I'm happy someone answered and I'm not talking to myself. I finally had a 

1) How to get two ways communication to succeed with this or these devices? 
Overall, how any IoT usb modem is connected with static IP-address?

I have tried  ipfw forward and tcpdump to snoop the traffic from ue0. I have 
put ipfw to forward all incoming packets to httpd-server. Both http and https. 
I can not see any traffic coming in from the modem The forward 
rule is:

${fwcmd} add 100 fwd ${wwwip},80 tcp from any to 80 recv ${outif}
${fwcmd} add 100 fwd ${wwwip},443 tcp from any to 443 recv ${outif}

This works with the proxy.
This is not excactly NAT but no packets are found with ' tcpdump -n -i ue0 ' 
either. The modem has a www -admin page at I could not 
reach it's address from the Internet but sending to the public NAT address, 
finally the admin -page loaded to the web browser. Trying with google translate 
did not give results. Trying with another IP-connection did not reach the IP at 

1.1) Should I enable PPP -link over the connection somehow? PPP was the 
connection method with the previous usb-modems and the IP at tun0 interface was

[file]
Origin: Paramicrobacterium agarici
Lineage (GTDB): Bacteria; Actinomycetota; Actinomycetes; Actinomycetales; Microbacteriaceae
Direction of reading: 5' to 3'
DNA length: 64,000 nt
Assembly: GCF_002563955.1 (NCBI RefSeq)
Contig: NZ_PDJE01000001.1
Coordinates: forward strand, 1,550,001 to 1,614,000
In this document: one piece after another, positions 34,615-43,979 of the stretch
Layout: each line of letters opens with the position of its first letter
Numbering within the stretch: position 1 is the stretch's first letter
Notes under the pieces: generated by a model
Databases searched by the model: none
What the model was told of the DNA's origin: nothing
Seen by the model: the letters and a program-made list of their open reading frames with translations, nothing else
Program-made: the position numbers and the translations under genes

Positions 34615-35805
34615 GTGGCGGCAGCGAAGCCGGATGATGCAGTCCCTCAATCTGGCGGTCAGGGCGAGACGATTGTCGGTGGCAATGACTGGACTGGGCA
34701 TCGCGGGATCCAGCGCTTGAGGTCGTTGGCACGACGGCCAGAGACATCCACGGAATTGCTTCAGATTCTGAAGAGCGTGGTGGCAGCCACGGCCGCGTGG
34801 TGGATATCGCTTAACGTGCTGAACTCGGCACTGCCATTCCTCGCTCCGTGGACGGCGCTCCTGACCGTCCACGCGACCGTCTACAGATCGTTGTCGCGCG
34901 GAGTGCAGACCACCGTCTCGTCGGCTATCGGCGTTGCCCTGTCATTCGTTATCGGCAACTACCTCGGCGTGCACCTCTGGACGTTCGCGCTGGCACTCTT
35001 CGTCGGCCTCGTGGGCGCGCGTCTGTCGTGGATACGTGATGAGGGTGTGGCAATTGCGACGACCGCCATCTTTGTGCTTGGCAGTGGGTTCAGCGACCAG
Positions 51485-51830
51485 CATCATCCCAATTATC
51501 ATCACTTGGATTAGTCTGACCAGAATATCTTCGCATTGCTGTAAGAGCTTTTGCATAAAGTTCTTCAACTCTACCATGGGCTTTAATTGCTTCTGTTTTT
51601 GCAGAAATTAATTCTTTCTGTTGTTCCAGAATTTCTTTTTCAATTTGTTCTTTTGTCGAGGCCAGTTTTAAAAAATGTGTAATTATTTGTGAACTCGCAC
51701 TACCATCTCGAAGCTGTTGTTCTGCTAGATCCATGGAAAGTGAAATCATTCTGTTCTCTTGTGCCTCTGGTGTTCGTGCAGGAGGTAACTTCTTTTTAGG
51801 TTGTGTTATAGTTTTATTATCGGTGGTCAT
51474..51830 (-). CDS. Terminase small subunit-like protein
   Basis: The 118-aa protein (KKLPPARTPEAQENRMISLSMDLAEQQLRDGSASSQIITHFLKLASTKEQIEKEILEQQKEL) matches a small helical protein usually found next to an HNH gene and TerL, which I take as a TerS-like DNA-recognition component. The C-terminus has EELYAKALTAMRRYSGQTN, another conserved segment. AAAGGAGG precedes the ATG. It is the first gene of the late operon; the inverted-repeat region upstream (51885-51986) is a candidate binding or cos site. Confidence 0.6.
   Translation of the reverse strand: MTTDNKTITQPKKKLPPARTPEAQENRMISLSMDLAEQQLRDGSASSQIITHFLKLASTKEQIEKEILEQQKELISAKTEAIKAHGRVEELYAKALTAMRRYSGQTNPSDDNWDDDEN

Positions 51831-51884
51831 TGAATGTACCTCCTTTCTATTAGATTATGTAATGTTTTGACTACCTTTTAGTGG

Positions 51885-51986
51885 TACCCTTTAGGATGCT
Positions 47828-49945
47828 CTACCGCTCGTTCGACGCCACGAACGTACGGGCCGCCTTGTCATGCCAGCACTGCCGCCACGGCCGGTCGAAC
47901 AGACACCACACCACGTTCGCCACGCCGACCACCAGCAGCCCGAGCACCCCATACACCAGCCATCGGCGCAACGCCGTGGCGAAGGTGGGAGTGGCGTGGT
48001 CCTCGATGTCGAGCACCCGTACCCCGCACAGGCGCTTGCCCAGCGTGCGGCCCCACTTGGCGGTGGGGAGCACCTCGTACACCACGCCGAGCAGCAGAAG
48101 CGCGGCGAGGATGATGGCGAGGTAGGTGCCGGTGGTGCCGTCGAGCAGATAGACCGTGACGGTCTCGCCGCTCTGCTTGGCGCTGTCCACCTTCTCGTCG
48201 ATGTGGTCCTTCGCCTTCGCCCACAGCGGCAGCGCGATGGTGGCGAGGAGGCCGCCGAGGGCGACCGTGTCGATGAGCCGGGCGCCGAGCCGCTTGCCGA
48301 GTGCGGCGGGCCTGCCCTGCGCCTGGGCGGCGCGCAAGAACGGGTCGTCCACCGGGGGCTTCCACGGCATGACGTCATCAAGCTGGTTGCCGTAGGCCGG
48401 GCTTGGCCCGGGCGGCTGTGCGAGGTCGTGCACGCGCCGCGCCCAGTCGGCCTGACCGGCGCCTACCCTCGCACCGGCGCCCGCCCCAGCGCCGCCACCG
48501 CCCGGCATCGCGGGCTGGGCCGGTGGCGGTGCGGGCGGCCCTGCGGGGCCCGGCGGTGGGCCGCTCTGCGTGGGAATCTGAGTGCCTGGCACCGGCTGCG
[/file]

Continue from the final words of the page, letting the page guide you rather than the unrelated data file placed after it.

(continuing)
given from the service provider.

2) Does anyone know how to switch the E3372 modem to a state giving a device to 
use the AT-commands? With these commands, listing the available modes is 
possible and solving the possibilities to use the modem revealed.

Devices now are:
crw-------   1 root  operator  0xd1 Apr 17 21:26 pass3
crw-r-----   1 root  operator  0xd2 Apr 17 21:26 da0
lrwxr-xr-x   1 root  wheel        9 Apr 17 21:26 ugen4.2 -> usb/4.2.0
crw-rw-rw-   1 root  wheel     0xc6 Apr 17 22:46 dsp0.0
crw-------   1 root  wheel      0x4 Apr 18 00:07 console
crw-rw-rw-   1 root  wheel      0xd Apr 18 00:33 null

3) What is a correct IoT modem type? Is PPP ok with static IP-addresses or does 
it have to have NAT capabilities? Which ones have this?

Answear to the question: Sorry my inaccuracy. It just seems to me that the 
latency is higher from just using the web browser. I have so many tests going 
on that I just haven't tested more accurately. Today I have been using the link 
first time with an antenna. The results would have been inaccurate.  
Personnally I think it can be either block sizes or differences in locking the 
cdce versus the u3g cuaU. Really I do not know. Maby these are the usual? Is it 
better to leave the modem to an external device or use it with the web browsers 
and applications? By the way, I'm using only 2 cores. This one uses less power. 
Maby it can affect the results?Maby it's just the antenna. E3372 has two 
antenna links. A polarized antenna or two antennas far apart could give better 

This is the configuration:  <ue0> <--- cdce/usb ---> <modem interface>   <------ 
ISP 4G ------> <public IP>

It is not possible to add a NAT address to the Huawei modem because it does not 
have this kind of capability? At least not from the Admin-page. Or does it just 
send the packets destined to to network ? Tcpdump